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Reports of “Mass Killings” Spark Fears of Genocide in Myanmar

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Reports of “Mass Killings” Spark Fears of Genocide in Myanmar

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United Nations officials and human rights leaders are concerned ethnic cleansing is taking place in Myanmar’s Rakhine state where hundreds of Rohingya Muslims are dead and more than 270,000 have fled the country for neighboring Bangladesh.

The exodus began on August 25 when Rohingya insurgents belonging to the Arakan Rohingya Salvation Army—ARSA—attacked Myanmar police and paramilitary posts in what they claimed was an effort to protect their ethnic minority from persecution by security forces in the majority-Buddhist country. While most of Myanmar’s estimated one million Rohingya live in the country’s northern Rakhine state, the government does not recognize them as a legitimate native ethnic minority, which leaves them without citizenship and basic rights.

In response to ARSA’s actions, the military performed what it has called “clearance operations” to root out insurgents.

A statement by Myanmar’s military said there have been a total of 90 armed clashes, including the initial 30 attacks by insurgents, which makes the combat more extensive than previously announced. The death toll, posted on the Facebook page of Myanmar’s military commander, is a sharp increase over the previously reported number of slightly more than 100. The statement said all but 29 of the 399 dead were insurgents.

Advocates for the Rohingya say “clearance operations” have included security forces and vigilantes attacking and burning villages, shooting civilians, and causing others to flee. Hundreds of civilians have been killed, they say, and have posted photos, videos and details on social media as evidence.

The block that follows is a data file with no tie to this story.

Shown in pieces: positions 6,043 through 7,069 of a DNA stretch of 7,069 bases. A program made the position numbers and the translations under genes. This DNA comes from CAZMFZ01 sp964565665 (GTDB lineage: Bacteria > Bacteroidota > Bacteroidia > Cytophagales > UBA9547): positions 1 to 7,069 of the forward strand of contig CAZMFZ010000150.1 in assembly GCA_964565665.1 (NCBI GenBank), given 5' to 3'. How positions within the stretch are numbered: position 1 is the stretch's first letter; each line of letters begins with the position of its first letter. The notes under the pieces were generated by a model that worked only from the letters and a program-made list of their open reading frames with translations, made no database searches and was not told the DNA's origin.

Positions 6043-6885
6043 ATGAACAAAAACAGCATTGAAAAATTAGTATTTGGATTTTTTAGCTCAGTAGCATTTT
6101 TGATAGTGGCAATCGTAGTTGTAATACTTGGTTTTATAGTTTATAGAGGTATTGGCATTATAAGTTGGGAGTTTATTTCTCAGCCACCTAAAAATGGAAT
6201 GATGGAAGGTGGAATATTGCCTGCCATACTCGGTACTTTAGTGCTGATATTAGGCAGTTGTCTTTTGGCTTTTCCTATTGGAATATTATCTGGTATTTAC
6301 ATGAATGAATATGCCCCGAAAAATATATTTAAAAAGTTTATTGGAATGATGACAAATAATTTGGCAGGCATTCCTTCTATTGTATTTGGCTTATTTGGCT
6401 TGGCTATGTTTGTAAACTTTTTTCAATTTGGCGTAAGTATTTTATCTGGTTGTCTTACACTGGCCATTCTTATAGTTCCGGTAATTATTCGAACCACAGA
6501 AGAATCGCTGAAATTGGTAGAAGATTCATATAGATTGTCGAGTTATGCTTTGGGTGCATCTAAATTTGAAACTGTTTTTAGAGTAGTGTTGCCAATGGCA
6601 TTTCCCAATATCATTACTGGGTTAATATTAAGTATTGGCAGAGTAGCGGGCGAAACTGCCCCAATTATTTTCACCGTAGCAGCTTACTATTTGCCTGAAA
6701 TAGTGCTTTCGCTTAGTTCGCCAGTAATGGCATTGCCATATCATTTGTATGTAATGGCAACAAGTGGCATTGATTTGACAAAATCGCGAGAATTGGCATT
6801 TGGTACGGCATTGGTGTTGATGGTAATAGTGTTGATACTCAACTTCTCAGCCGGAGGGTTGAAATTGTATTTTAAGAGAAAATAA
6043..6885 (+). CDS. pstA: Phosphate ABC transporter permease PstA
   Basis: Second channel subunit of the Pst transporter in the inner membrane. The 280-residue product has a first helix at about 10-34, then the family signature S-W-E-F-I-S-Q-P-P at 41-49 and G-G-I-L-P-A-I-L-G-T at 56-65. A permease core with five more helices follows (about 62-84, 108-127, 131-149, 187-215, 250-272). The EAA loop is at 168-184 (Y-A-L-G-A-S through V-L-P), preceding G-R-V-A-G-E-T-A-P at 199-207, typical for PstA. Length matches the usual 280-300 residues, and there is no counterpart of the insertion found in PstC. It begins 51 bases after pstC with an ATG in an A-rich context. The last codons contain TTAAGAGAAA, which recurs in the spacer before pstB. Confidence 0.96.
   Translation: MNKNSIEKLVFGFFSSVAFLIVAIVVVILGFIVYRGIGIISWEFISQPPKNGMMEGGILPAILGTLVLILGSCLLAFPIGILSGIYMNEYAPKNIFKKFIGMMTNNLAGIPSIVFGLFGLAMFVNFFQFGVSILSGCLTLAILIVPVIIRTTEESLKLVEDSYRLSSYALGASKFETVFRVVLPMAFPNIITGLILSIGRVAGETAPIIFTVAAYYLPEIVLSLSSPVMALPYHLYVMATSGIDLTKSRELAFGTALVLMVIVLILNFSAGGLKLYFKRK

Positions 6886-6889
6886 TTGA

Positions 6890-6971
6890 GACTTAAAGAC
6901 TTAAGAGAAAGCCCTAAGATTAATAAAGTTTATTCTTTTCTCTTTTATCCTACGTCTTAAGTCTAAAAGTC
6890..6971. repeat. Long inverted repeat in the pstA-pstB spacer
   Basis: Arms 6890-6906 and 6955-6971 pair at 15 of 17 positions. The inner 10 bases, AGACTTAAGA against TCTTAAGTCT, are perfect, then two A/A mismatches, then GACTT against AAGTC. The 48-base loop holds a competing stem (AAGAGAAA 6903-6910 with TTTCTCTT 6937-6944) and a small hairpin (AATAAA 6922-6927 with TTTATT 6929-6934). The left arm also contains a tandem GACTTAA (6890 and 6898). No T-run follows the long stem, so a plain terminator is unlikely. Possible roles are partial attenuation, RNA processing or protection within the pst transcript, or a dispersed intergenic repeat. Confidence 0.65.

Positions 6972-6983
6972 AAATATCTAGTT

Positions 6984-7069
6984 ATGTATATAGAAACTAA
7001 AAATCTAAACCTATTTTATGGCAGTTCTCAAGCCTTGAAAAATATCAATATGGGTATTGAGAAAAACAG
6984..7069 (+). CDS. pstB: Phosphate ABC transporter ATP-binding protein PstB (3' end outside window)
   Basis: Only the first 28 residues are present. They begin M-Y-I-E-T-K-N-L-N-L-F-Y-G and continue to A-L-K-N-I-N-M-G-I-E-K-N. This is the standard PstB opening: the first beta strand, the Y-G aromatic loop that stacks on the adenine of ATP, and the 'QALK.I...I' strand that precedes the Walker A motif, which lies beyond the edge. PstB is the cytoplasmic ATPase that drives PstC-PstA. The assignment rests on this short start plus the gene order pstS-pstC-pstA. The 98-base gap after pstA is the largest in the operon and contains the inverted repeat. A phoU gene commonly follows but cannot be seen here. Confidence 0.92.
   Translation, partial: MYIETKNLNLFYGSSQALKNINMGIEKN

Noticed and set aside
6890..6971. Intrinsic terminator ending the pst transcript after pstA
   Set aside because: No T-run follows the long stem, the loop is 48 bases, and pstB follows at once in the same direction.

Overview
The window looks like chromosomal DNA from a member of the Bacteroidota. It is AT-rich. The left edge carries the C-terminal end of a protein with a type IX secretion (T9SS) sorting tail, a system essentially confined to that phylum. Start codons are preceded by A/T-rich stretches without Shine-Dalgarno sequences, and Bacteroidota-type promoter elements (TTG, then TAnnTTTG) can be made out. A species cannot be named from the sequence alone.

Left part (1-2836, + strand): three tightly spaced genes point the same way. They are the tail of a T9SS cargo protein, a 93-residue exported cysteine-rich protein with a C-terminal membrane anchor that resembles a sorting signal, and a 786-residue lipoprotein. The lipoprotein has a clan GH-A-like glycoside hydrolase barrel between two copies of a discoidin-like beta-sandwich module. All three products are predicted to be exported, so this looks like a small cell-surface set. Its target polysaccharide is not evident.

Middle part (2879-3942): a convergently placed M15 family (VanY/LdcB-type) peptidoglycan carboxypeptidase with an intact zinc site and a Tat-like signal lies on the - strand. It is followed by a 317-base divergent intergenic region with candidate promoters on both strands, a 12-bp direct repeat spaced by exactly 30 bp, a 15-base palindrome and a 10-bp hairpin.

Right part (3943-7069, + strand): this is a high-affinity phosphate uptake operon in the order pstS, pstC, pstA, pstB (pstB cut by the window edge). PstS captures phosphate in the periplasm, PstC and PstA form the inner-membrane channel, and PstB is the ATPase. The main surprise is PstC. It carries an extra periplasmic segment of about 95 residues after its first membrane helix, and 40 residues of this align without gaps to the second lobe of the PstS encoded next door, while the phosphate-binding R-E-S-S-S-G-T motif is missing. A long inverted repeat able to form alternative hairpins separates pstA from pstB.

In one such video, published by The New York Times, a man surveys the smoldering ruins of his village and, in another, a man points to mass graves he claims are filled with 10 to 20 bodies each.

Among those fleeing the violence is Sham Shu Hoque, 34, who crossed the border with 17 family members. He said he left his village of Ngan Chaung on August 25 after it was attacked by Myanmar security forces who shot at villagers. He said troops also used rocket-propelled grenades and helicopters fired some sort of incendiary device.

Five people were killed in front of his house, Mr. Hoque said. His family survived the attack but was told by the soldiers to leave. They took a week to reach Bangladesh, hiding in villages along the way.

The government blames insurgents for burning their own homes and killing Buddhists in Rakhine yet it is nearly impossible to verify information issued by either government officials or Rohingya sympathizers as Myanmar has barred most journalists from the area.

Human rights group Fortify Rights said that witnesses who escaped have supported accusations by Rohingya advocates that government security personnel and civilian vigilantes “committed mass killings of Rohingya Muslim men, women, and children in Chut Pyin village, Rathedaung township, on Aug. 27.”

“Survivors and eyewitnesses from Chut Pyin told Fortify Rights that soldiers and armed residents burned every house in the village,” the group said in a statement. It said survivors who returned to the village after the attackers left estimated the death toll there to be more than 200.